Florida Men Charged with Stealing Turtle Eggs
Two Florida men are facing charges that they stole 93 protected turtle eggs and were going to sell them. The men face three felony charges under the Endangered Species Act. Each count has a maximum of five years, so the men are facing a 15-year prison sentence.
Carl Lawrence Cobb (63) and Bruce Wayne Bivins (63) stand accused of poaching the turtle eggs. According to the complaint, Cobb dropped off Bivins at the Singer Island Beach. Bivins discovered a turtle nest and removed 93 eggs. Afterward, he called Cobb to come pick him up. Officers from the Florida Fish and Wildlife Conservation reported seeing Bivins take the eggs. They pulled over Cobb’s truck with the eggs inside of it. The eggs were recovered and then relocated by biologists.
Understanding the Charges
Poaching laws are enforced at both the state and federal level. These men will be facing charges in Florida based on Florida statutes. The Florida Fish and Wildlife Conservation Commission files charges in state cases.
Chapter 68 in the Florida Administrative Code (FAC) prohibits the taking, transporting, storing, purchasing, selling, or storing any wildlife. This includes their nests and their eggs.
The Endangered and Threatened Species Act sets the scope for these investigations and includes funding for maintaining Florida’s natural habitat.
Why are People Stealing Turtle Eggs?
As strange as it may sound, there is a black market for turtle eggs. Poachers can get about $20 – $30 per dozen because there are some folks who consider the eggs a delicacy.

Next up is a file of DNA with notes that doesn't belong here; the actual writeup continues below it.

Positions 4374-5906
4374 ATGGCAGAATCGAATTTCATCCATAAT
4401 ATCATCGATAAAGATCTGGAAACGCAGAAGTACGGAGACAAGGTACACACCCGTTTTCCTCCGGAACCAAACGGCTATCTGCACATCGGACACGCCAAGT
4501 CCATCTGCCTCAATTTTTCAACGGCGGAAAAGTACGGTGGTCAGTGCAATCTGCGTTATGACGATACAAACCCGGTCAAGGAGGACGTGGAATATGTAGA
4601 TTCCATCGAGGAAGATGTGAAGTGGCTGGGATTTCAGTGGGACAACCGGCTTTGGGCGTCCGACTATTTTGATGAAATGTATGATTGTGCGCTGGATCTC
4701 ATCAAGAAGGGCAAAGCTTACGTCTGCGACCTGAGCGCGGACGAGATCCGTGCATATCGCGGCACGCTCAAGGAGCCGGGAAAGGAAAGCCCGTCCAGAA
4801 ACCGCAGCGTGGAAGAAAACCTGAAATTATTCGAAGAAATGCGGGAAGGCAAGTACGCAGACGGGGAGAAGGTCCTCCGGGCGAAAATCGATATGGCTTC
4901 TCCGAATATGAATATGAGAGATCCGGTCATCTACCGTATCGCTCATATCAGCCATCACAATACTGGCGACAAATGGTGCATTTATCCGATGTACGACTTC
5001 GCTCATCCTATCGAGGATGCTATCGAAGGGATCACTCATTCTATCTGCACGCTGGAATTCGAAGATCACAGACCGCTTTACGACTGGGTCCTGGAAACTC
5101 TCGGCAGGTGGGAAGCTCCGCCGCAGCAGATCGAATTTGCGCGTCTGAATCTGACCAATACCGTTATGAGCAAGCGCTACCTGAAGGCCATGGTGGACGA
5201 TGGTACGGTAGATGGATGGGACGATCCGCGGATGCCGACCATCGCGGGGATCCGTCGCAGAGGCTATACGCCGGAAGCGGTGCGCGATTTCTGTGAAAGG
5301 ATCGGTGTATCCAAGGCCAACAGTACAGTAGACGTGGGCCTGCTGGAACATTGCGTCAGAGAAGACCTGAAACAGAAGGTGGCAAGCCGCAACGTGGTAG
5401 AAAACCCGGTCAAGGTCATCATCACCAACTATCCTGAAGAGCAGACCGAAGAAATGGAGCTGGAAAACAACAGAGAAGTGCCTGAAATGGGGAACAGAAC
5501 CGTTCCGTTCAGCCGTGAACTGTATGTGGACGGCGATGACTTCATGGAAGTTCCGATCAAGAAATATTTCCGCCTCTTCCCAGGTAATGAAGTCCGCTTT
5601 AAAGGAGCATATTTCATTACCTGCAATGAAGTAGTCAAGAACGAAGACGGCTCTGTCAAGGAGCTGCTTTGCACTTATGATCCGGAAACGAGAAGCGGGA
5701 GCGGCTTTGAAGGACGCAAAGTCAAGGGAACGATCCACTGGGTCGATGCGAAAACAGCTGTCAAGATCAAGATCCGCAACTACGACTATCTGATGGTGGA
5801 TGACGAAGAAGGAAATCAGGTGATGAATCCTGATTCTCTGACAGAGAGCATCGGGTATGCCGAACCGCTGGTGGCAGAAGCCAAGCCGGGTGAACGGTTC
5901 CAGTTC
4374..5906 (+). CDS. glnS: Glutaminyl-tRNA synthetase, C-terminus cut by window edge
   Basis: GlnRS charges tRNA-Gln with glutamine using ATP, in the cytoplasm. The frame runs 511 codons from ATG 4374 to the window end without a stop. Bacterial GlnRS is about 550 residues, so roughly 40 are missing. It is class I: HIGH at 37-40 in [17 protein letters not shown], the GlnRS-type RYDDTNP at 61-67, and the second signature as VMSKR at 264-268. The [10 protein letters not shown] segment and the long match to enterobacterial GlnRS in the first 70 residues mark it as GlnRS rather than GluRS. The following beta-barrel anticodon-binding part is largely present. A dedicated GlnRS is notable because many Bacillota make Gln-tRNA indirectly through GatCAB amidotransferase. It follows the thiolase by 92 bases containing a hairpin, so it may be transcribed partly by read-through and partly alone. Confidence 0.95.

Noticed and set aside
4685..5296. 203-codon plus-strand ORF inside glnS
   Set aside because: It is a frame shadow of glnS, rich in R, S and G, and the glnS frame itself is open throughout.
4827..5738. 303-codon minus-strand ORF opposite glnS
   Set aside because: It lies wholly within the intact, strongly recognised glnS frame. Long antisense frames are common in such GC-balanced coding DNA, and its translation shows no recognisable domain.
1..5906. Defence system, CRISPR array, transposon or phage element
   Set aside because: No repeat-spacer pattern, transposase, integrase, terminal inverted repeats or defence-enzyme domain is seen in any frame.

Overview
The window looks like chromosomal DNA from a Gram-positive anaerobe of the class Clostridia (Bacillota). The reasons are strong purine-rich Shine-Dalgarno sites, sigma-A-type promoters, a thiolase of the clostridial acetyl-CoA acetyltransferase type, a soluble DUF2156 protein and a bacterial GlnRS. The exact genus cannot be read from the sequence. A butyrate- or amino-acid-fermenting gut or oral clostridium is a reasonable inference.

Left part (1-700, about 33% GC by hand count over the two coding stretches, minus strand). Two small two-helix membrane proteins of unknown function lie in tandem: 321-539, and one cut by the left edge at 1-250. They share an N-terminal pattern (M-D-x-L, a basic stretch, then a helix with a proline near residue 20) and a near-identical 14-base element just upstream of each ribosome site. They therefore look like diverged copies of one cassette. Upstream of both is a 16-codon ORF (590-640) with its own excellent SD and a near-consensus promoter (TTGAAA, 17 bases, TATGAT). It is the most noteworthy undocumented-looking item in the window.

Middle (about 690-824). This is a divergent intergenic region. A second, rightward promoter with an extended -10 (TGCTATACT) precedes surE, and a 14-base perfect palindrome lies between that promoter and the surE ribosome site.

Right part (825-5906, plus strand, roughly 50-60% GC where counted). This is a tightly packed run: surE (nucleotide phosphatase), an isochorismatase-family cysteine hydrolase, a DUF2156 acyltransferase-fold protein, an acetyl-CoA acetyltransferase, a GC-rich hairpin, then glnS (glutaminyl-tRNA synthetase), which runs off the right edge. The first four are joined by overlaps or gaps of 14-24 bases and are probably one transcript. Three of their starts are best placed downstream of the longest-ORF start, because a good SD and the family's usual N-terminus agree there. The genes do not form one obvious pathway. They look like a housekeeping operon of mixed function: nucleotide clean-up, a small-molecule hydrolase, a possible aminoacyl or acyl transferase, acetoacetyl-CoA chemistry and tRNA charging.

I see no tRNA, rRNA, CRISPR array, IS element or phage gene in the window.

According to the Florida Fish and Wildlife Commission, there are one or two people arrested annually for poaching eggs. However, this is a violation of both Florida law and federal law. Around 42 cases of poaching have been prosecuted in Florida since 1980. But Florida Fish and Wildlife officers say they are fighting a losing battle. By the time they catch any one poacher, that poacher may have stolen thousands of eggs.
In 1970, sea turtles were added to the endangered species list. Individuals from Latin or Caribbean cultures consider the eggs a delicacy. In the 50’s and 60’s, turtle egg poaching was perfectly legal and families would scour beaches looking for these eggs. When the sea turtle was added to the endangered species list, that activity became a crime.
Hiring out Poachers
Since it is now illegal to poach eggs in Florida, egg dealers hire out diggers to go to the beach and get them. These diggers, much like street-level drug dealers, take all the risk and get very little of the reward. Worse still, when law enforcement catches and prosecutes them, they are easily replaced by someone else desperate enough to do the work.
Talk to a West Palm Beach Criminal Defense Attorney
If you’ve been charged with a crime, then you need a skilled defense firm that has the experience to remedy the situation. Call the West Palm Beach criminal attorneys at The Skier Law Firm, P.A. today to learn more about how we can help.